|FDIC or NCUA insured|
|Withdrawal limits||six a month||six a month||Can’t withdraw until maturity||Can’t withdraw until retirement age|
Things to consider when choosing the type of bank account for you
Here are a few features to keep in mind when finding the best type of bank account for your needs:
- Financial goals. Why are you opening a bank account? If it’s to spend money, go with a checking account. If it’s to save and build wealth, go with a savings account or CD. If you want a little bit of both, a money market account may fit the bill.
- Fees. Bank account fees include overdraft, ATM, daily balance, paper statement, and monthly maintenance fees. Look for an account with $0 monthly fees and read through the fine print to know how to avoid other associated fees.
- Minimum balance requirements. Some accounts come with minimum opening deposit requirements. Depending on how much money you want to keep in your account will help you determine which bank account you’ll want to open.
- Interest. Although savings accounts are a popular choice to grow your money, there are checking accounts that earn interest. Compare interest rates and how it’s compounded to decide which account is right for you.
- Banking needs. Everyone has unique banking needs. Some prefer convenience and flexibility, while others want to earn rewards and interest. The best bank account will help you manage your finances efficiently and reach your goals.
Best bank accounts by type
The best bank accounts are transparent and flexible and offer perks that help you reach your financial goals. When considering the best accounts, we looked at factors like interest rates, ease of use, ATM access, deposit requirements, monthly fees and additional perks.
Best overall bank account for money market saving
For more accounts that give you flexible access to your savings, compare our list of best money market accounts.
Best overall bank account for CDs
Marcus by Goldman Sachs High-yield CD
|Minimum deposit to open||$500|
For more accounts that fit your savings goals, compare our list of best CDs.
Best overall bank account for savings
Synchrony High Yield Savings
|Minimum deposit to open||$0|
For more accounts that fit your goals, compare our list of best savings accounts.
Best overall digital banking alternative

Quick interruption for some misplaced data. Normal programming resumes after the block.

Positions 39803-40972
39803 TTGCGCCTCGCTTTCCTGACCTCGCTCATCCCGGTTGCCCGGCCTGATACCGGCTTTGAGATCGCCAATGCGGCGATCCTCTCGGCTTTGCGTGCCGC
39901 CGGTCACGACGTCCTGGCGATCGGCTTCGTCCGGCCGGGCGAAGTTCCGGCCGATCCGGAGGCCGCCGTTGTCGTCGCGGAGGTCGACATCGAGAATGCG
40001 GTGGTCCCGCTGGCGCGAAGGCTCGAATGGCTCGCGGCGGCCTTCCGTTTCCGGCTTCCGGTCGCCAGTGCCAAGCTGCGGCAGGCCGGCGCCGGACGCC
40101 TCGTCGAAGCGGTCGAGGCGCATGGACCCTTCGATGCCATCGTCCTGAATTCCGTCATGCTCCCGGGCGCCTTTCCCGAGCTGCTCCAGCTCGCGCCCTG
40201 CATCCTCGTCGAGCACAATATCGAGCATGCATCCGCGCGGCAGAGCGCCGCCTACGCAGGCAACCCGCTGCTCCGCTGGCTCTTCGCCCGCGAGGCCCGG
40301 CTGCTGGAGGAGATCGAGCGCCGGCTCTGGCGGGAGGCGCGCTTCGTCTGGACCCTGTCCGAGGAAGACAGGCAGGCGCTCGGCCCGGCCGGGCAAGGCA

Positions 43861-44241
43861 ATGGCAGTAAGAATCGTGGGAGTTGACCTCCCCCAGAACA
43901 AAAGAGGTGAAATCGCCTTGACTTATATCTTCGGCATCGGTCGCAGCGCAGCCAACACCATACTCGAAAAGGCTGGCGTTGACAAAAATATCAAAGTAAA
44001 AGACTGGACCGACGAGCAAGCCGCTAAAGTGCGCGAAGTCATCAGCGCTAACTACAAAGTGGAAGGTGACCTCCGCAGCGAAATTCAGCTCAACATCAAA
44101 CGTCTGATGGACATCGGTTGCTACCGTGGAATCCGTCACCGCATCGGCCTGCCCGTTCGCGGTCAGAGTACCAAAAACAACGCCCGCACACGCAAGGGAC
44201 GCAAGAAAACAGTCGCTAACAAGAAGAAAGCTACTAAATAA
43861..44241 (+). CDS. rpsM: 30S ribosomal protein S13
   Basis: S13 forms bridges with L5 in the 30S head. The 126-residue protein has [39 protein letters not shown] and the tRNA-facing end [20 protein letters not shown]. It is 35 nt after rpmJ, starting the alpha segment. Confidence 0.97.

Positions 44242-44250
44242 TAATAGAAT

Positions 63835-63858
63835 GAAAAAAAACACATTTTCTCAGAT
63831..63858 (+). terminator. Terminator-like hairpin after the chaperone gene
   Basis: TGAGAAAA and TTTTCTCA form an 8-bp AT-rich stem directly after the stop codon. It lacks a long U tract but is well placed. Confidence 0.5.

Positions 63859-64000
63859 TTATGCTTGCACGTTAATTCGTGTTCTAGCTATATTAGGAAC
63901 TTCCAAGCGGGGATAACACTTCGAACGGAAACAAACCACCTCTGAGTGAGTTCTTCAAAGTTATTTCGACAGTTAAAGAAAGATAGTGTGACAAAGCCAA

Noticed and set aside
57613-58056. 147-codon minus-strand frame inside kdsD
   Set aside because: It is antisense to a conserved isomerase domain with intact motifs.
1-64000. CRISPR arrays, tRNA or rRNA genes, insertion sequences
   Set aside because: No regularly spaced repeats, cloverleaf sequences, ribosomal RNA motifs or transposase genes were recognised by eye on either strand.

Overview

Aspiration Spend & Save Account
|APY||Up to 3.00%|
|Fee||From $0 per month|
|Minimum deposit to open||$10|
For more accounts that combine checking, savings and investment services under one product, compare our list of best cash management accounts.
Best overall bank account for checking
Capital One 360 Checking
|Fee||$0 per month|
|Minimum deposit to open||$0|
For more accounts that fit your spending lifestyle, compare our list of best checking accounts.
What’s the best type of bank account for me?
The best account for you will depend on what you plan on using it for, so it’s important to identify what you value in your banking experience.
This table highlights the type of bank account that may be right for you depending on your situation:
If you’re a…
Consider this account
|Traveler||Debit cards with international features||Free accounts with other perks to help you reach your goals|
|Couple||Joint bank account||An effective way for couples to manage their money together|
|Business owner||Business bank account||Makes it easy to manage cash flow and keep track of spending for tax and accounting purposes|
|Child||Kids bank account||Can help children learn how to manage their money, comes with parental controls and usually doesn’t have monthly fees|
|Teen or student||Teen bank account||Can help your child manage earned money and can teach them good habits they can carry into adulthood|
Compare popular bank accounts by type
Use the tabs on this table to sort through popular checking, savings, and money market accounts, as well as CDs. Sort each table by minimum deposit and APY to find one that’s right for you.